13-19 March 2016
Africa/Johannesburg timezone
<a href="http://events.saip.org.za/internalPage.py?pageId=12&confId=56">Proceedings, </a> <a href="http://events.saip.org.za/materialDisplay.py?materialId=4&confId=56"> Programme and Book of Abstracts</a> and <a href="http://events.saip.org.za/getFile.py/access?resId=1&materialId=4&confId=56">Errata</a>

VLBI observations of GNSS signals on the baseline Hobart-Ceduna – First results

17 Mar 2016, 16:15
Oral Presentation 6: VLBI Observations of Space Vehicles Oral6: VLBI observations of Space Vehicles


Mr Andreas Hellerschmied (Technische Universität Wien)


The observation of GNSS satellites with the geodetic VLBI system is an interesting approach which offers a variety of new possibilities. Promising applications can be found, among others, in the field of inter technique ties. Such observations provide possibilities to directly connect the dynamic GNSS and the kinematic VLBI reference frame, which may result in improved future ITRF realizations. In our research we are trying to apply observation strategies, which are commonly used in geodetic VLBI, i.e. the main observables are group delay values derived from direct observations and the subsequent correlations of GNSS satellite signals. However, data acquisition schemes for VLBI satellite observations are still at an experimental stage. Further research is required to establish an operational process chain, similar to that applied for standard observations of natural radio sources. We successfully carried out several experiments in 2015 on the Australian baseline Ceduna-Hobart. During these sessions, with a few hours duration each, GNSS satellites (GLONASS and GPS) were observed in the L1 and L2 band along with natural radio sources for calibrations. All experiments were based on VEX-formatted schedule files created with the satellite scheduling module in the Vienna VLBI Software (VieVS). These control files implement a satellite tracking scheme which is based on stepwise antenna repositioning using sequences of discrete celestial coordinates. The recorded data were successfully correlated with the DiFX correlator software in combination with a suitable input model for near field targets. A preliminary analysis of the group delay measurements derived with the AIPS software suite was carried out with VieVS. Within this contribution we will give an insight into the applied data acquisition schemes, from scheduling, over correlation to data analysis, and we will present latest results.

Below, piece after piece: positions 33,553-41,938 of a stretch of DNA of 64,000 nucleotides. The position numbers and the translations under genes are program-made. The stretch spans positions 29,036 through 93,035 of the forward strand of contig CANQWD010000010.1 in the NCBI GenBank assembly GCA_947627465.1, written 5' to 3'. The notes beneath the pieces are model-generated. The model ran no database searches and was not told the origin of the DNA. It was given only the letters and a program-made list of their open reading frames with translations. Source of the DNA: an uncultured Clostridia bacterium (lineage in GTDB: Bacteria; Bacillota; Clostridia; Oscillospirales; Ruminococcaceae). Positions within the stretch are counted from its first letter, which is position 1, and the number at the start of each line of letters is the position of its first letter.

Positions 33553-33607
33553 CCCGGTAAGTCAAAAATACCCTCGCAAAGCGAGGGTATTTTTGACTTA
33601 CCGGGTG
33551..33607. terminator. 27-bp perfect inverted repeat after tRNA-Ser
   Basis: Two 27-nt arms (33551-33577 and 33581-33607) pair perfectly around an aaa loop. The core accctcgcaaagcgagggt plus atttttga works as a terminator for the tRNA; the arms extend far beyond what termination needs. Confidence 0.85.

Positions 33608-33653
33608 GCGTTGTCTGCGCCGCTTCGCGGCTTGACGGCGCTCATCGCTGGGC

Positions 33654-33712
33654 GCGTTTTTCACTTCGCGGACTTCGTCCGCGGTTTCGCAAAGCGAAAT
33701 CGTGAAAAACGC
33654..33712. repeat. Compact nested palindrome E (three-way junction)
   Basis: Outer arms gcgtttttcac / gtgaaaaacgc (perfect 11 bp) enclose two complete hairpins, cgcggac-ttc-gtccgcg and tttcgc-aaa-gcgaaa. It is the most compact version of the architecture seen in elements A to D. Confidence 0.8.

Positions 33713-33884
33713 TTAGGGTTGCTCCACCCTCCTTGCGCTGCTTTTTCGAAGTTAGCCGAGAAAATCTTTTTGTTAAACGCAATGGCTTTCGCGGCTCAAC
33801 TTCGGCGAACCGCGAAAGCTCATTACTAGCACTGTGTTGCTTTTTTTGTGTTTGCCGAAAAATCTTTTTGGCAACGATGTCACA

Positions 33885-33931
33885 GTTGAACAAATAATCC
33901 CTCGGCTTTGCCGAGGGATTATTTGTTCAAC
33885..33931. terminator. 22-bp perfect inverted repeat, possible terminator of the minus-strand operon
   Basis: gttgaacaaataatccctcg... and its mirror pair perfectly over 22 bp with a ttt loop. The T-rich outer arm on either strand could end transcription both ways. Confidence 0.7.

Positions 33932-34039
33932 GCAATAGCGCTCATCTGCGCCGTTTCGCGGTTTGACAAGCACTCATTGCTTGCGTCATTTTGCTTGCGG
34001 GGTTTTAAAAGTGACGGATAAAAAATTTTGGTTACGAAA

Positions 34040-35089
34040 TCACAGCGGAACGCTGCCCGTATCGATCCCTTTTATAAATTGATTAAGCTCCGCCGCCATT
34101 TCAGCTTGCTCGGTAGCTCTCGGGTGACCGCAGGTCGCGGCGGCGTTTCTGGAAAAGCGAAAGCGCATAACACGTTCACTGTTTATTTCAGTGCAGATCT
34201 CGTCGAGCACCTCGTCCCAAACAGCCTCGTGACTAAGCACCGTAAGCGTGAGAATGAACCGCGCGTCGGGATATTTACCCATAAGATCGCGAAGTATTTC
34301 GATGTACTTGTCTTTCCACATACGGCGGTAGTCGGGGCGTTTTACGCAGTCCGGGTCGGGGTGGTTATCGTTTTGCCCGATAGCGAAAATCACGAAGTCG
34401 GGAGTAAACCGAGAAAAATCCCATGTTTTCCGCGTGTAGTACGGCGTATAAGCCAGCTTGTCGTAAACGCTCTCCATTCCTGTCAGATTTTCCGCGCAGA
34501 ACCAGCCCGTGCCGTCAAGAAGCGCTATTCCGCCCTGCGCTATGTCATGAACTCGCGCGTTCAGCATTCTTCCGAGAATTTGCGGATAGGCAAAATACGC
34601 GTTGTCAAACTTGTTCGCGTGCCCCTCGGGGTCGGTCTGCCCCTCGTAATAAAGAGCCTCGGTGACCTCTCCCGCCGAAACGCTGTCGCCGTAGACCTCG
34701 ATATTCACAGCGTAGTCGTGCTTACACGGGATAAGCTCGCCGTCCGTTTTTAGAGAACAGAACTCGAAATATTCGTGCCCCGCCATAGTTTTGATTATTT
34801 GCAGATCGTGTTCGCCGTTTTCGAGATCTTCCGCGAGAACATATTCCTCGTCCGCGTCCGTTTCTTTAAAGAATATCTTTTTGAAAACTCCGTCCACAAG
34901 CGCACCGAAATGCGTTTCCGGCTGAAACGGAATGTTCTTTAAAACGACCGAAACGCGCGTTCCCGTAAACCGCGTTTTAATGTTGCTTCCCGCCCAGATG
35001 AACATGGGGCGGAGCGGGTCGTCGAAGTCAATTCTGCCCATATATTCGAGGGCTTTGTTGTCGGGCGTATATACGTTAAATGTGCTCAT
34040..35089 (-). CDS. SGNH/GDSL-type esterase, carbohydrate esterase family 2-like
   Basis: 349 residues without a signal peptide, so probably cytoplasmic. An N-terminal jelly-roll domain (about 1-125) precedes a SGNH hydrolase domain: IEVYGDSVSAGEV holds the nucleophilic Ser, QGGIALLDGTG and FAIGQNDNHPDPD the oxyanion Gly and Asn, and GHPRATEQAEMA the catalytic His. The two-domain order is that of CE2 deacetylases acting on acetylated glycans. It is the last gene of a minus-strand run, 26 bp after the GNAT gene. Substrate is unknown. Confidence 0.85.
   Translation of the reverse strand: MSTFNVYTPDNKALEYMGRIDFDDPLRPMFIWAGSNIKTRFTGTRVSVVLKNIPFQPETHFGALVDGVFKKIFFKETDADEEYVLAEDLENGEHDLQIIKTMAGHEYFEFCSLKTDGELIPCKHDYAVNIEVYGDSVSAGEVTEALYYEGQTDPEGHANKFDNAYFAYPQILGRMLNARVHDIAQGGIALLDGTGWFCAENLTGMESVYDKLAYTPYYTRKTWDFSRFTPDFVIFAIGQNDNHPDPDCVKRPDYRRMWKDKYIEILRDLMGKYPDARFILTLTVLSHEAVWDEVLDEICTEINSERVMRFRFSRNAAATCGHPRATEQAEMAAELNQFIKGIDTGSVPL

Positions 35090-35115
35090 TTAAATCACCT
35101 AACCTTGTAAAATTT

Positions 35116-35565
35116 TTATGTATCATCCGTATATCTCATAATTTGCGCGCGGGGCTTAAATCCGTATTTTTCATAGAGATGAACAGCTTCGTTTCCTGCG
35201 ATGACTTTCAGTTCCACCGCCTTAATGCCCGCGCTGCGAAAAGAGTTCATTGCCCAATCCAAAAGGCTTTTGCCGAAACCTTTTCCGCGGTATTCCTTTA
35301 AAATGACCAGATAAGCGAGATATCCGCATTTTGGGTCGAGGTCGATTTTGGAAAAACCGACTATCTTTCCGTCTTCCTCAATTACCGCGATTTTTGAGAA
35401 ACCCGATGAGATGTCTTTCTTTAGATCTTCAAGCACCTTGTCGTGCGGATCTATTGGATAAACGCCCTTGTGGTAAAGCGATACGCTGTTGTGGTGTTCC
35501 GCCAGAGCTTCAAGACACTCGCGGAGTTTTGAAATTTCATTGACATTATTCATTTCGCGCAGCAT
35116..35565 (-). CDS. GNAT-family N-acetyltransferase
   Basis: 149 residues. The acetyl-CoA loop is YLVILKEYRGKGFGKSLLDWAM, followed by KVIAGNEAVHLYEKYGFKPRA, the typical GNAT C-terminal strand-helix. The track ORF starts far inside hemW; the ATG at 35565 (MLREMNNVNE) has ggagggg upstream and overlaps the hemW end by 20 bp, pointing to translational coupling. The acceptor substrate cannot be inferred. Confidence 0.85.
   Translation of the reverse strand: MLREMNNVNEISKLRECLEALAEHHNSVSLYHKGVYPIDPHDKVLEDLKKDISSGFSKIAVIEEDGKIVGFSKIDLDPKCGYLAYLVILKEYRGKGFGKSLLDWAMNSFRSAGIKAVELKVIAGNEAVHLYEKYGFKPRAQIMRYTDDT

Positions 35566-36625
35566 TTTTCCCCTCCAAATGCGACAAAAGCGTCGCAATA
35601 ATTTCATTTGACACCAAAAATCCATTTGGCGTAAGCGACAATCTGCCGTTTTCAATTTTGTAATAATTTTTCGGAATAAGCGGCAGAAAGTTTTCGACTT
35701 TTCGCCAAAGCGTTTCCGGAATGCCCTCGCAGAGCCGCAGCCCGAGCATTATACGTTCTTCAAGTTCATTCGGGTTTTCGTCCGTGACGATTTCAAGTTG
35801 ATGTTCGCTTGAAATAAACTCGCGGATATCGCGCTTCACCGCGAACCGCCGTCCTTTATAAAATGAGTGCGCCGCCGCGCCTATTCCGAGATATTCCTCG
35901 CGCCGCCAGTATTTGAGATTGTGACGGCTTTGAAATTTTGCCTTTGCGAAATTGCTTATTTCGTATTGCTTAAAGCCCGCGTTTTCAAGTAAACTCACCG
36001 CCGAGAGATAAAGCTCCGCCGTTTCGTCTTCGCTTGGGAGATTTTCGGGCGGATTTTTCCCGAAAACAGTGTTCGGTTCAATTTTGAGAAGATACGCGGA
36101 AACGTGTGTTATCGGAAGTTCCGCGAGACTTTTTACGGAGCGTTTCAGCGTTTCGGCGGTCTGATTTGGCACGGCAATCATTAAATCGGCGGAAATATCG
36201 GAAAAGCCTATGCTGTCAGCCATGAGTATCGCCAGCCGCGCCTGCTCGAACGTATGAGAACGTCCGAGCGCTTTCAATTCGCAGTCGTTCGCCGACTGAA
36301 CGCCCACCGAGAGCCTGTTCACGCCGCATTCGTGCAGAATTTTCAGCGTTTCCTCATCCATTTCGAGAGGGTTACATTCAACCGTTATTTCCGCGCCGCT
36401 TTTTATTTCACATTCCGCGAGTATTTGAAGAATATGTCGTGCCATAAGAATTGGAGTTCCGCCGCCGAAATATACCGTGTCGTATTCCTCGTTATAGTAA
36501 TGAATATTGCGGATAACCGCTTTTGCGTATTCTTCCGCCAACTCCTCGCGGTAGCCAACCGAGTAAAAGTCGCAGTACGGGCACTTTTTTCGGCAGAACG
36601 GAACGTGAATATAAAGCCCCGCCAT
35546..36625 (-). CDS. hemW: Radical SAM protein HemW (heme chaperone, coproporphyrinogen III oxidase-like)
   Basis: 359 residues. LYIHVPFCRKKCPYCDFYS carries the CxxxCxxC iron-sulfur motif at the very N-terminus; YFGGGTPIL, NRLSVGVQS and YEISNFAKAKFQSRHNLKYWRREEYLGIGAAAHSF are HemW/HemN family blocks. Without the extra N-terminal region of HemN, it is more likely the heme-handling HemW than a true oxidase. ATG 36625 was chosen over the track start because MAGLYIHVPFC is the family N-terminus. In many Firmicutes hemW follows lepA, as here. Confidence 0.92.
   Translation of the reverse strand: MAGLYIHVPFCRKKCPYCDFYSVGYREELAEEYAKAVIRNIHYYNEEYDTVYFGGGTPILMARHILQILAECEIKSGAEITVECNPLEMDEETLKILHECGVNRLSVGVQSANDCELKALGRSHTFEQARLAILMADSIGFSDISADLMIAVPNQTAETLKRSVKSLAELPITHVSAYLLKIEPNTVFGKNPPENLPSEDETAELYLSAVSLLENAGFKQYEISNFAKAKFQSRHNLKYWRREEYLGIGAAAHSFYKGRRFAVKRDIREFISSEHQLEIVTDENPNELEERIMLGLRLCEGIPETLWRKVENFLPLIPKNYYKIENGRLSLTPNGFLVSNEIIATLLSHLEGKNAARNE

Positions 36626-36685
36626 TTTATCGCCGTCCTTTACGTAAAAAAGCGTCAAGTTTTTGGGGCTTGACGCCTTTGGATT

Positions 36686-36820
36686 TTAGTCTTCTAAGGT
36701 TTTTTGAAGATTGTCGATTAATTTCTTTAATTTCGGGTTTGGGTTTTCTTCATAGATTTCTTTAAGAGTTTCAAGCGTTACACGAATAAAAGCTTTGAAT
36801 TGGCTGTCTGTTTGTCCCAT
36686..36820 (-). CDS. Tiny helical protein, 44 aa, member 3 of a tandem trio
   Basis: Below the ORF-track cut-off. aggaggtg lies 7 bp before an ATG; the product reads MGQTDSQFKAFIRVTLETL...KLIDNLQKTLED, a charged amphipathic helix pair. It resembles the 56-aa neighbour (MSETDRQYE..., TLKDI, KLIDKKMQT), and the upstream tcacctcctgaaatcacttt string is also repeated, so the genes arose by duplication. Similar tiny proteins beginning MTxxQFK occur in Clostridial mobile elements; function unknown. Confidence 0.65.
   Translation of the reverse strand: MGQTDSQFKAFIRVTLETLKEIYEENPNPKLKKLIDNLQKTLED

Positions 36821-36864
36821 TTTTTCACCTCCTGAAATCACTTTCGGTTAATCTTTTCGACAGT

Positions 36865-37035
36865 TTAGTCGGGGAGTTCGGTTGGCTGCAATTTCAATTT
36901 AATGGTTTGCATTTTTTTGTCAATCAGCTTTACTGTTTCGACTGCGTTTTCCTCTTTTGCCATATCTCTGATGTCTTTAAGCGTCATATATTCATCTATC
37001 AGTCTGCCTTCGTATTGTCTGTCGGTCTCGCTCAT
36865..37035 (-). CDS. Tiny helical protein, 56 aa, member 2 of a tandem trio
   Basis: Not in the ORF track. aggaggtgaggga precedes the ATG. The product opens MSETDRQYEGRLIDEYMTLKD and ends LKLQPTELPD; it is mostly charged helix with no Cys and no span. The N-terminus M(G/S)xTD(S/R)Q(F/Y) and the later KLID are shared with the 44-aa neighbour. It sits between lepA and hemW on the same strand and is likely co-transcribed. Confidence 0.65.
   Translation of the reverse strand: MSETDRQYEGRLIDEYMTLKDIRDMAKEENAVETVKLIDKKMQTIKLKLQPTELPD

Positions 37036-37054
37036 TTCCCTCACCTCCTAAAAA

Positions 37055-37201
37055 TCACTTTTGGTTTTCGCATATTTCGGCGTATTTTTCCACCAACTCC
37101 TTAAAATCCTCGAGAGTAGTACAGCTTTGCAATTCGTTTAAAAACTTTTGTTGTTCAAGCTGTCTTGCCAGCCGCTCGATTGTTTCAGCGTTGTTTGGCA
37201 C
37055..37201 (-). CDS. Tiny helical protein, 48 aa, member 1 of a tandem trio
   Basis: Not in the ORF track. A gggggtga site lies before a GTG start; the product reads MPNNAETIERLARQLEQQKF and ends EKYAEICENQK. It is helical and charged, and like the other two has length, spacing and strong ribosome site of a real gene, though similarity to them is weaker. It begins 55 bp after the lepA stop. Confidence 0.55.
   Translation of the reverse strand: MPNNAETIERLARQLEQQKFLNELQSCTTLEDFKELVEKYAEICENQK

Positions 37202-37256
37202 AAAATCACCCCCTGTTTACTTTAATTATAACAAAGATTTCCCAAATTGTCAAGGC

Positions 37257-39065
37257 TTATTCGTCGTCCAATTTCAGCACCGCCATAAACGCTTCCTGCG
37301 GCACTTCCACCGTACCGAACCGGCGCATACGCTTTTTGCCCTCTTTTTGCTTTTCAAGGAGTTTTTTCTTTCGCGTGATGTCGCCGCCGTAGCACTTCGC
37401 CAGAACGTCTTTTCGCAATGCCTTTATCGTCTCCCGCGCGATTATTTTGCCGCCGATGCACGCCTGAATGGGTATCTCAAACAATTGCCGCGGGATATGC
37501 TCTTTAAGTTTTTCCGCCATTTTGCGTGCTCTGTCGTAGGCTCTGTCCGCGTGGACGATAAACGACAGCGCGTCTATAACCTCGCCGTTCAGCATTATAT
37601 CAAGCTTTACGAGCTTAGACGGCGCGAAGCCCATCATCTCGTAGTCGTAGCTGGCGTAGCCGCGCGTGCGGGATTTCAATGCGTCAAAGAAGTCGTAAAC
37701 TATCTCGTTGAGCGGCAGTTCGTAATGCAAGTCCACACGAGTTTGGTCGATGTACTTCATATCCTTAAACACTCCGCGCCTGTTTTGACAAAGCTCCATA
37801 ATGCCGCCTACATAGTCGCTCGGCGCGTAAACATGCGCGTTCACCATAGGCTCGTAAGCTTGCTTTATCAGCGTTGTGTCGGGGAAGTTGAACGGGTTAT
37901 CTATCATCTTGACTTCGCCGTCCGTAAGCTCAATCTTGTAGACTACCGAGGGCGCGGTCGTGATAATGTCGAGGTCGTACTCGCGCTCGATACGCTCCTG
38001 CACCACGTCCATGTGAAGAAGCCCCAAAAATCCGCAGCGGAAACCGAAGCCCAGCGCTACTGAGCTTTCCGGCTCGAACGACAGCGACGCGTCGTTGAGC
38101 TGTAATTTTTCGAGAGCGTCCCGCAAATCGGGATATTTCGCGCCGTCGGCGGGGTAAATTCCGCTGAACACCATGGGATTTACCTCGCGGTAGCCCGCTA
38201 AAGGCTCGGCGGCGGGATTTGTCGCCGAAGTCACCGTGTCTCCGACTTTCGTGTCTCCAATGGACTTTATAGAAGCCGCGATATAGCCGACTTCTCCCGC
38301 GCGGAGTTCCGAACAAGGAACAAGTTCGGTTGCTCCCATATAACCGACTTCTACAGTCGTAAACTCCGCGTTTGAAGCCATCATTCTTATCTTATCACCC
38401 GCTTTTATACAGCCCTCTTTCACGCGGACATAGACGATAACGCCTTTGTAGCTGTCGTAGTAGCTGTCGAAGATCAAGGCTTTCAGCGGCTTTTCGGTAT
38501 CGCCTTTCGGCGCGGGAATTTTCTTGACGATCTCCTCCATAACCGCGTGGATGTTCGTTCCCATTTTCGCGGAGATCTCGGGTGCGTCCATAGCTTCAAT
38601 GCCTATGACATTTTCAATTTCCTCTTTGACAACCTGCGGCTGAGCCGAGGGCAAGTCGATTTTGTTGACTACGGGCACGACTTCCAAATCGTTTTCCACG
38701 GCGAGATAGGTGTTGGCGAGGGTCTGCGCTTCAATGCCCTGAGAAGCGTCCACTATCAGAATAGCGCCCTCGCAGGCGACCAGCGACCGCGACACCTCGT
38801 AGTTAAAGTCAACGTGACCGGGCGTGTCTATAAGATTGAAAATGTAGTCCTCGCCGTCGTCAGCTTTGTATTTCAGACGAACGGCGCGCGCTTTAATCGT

Primary author

Mr Andreas Hellerschmied (Technische Universität Wien)


Jamie McCallum (University of Tasmania) Johannes Boehm (Technische Universität Wien) Dr Lucia Plank (University of Tasmania) Dr Younghee Kwak (Vienna University of Technology)

Presentation Materials